Honorary Professor of Urology.
Article first published online: 18 DEC 2009
Copyright © 2009 Wiley-Liss, Inc.
Neurourology and Urodynamics
Volume 29, Issue 1, pages 30–39, January 2010
How to Cite
de Boer, T.A., Salvatore, S., Cardozo, L., Chapple, C., Kelleher, C., van Kerrebroeck, P., Kirby, M.G., Koelbl, H., Espuna-Pons, M., Milsom, I., Tubaro, A., Wagg, A. and Vierhout, M.E. (2010), Pelvic organ prolapse and overactive bladder. Neurourol. Urodyn., 29: 30–39. doi: 10.1002/nau.20858
Conflicts of interest: All authors except Mrs. T.A. de Boer are members of the Astellas European OAB Faculty. The OAB Faculty is sponsored by Astellas, each author is in receipt of remuneration from the pharmaceutical industry for research and speaking. No assistance, financial, or otherwise was provided for the conception or writing of this article.
Christopher Chapple led the review process.
- Issue published online: 18 DEC 2009
- Article first published online: 18 DEC 2009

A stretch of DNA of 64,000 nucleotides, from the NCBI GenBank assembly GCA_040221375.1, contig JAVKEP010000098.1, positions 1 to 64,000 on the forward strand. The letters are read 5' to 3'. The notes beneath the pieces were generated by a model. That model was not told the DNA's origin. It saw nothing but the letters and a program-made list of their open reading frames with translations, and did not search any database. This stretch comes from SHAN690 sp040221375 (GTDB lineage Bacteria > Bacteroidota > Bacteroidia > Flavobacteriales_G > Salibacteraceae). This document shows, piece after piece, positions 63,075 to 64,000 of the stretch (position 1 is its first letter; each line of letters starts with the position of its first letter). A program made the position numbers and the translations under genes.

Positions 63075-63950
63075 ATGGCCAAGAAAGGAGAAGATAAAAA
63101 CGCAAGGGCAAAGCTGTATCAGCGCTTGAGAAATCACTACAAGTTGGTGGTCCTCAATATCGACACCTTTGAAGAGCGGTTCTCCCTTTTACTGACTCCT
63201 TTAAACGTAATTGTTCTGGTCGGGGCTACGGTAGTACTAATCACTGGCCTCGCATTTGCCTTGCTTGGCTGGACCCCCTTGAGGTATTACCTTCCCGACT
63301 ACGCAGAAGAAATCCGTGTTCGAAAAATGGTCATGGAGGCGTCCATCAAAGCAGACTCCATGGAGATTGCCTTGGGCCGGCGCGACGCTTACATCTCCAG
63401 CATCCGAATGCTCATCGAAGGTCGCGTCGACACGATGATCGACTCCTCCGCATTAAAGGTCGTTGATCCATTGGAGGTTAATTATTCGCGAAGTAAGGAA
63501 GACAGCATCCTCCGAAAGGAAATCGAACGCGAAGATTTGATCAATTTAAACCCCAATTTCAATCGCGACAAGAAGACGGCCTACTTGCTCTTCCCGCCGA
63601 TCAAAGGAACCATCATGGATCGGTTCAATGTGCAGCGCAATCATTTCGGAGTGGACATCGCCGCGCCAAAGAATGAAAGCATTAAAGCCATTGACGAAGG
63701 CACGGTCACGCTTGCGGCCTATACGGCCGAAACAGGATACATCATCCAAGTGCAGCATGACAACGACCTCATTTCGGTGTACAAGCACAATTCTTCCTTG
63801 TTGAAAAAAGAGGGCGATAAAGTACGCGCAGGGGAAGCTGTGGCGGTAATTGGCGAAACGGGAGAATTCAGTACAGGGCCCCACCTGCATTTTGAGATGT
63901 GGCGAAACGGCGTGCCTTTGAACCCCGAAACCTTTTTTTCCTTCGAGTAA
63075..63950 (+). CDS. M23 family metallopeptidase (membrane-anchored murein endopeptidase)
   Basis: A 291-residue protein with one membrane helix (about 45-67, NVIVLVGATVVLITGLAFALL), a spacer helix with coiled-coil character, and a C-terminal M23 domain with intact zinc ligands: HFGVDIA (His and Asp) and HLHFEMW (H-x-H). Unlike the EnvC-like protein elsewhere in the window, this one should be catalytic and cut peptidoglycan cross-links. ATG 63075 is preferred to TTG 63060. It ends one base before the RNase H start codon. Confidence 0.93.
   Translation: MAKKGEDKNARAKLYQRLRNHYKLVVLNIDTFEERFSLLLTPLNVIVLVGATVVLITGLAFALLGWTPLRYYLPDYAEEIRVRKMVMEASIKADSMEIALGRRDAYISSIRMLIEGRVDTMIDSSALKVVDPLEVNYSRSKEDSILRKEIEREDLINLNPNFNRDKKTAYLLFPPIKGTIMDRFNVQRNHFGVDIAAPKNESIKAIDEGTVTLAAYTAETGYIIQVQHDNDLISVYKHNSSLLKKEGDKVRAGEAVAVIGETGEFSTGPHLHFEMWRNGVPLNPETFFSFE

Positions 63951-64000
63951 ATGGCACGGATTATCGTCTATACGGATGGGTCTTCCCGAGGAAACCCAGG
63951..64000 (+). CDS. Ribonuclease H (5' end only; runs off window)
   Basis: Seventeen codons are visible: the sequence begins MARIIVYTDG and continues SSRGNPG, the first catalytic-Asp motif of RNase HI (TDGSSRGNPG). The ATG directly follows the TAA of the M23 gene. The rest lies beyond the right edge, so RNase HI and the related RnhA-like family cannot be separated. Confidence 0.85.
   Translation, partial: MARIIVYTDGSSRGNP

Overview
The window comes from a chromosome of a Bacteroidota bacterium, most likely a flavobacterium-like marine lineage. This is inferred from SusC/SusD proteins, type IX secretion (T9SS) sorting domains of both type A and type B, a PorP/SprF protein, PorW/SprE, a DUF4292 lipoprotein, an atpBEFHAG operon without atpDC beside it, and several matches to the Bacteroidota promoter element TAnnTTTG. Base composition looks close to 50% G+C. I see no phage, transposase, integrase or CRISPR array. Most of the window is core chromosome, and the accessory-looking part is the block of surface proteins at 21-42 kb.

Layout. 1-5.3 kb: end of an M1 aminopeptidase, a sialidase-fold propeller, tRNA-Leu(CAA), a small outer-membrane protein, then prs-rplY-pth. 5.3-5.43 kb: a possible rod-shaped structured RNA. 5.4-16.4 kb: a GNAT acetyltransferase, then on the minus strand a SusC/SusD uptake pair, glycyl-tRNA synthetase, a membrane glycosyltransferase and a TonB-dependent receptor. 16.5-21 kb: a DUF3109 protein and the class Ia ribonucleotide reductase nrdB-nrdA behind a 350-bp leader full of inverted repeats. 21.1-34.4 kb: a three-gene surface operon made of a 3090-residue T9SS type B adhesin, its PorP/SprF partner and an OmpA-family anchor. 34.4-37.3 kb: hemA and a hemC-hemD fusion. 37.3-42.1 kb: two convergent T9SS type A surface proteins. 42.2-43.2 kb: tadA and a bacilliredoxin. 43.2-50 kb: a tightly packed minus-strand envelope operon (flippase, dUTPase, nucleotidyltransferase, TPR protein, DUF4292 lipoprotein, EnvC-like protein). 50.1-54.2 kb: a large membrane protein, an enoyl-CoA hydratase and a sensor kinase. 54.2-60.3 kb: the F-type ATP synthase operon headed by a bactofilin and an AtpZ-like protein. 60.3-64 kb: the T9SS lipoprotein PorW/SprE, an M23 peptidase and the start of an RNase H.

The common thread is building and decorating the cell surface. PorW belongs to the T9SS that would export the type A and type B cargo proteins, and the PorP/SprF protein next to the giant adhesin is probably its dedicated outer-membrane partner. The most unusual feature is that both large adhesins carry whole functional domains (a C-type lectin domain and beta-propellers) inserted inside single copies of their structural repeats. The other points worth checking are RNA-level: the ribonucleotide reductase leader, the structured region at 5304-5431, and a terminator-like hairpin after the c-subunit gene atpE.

- Manuscript Accepted: 26 OCT 2009
- Manuscript Received: 23 OCT 2009
- detrusor overactivity;
- overactive bladder;
- pelvic organ prolapse;
- surgical treatment
In this review we try to shed light on the following questions:
How frequently are symptoms of overactive bladder (OAB) and is detrusor overactivity (DO) present in patients with pelvic organ prolapse (POP) and is there a difference from women without POP?
Does the presence of OAB symptoms depend on the prolapsed compartment and/or stage of the prolapse?
What is the possible pathophysiology of OAB in POP?
Do OAB symptoms and DO change after conservative or surgical treatment of POP?
We searched on Medline and Embase for relevant studies. We only included studies in which actual data about OAB symptoms were available. All data for prolapse surgery were without the results of concomitant stress urinary incontinence (SUI) surgery.
Community- and hospital-based studies showed that the prevalence of OAB symptoms was greater in patients with POP than without POP. No evidence was found for a relationship between the compartment or stage of the prolapse and the presence of OAB symptoms. All treatments for POP (surgery, pessaries) resulted in an improvement in OAB symptoms. It is unclear what predicts whether OAB symptoms disappear or not. When there is concomitant DO and POP, following POP surgery DO disappear in a proportion of the patients. Bladder outlet obstruction is likely to be the most important mechanism by which POP induces OAB symptoms and DO signs. However, several other mechanisms might also play a role.
There are strong indications that there is a causal relationship between OAB and POP. Neurourol. Urodynam. 29: 30–39, 2010. © 2009 Wiley-Liss, Inc.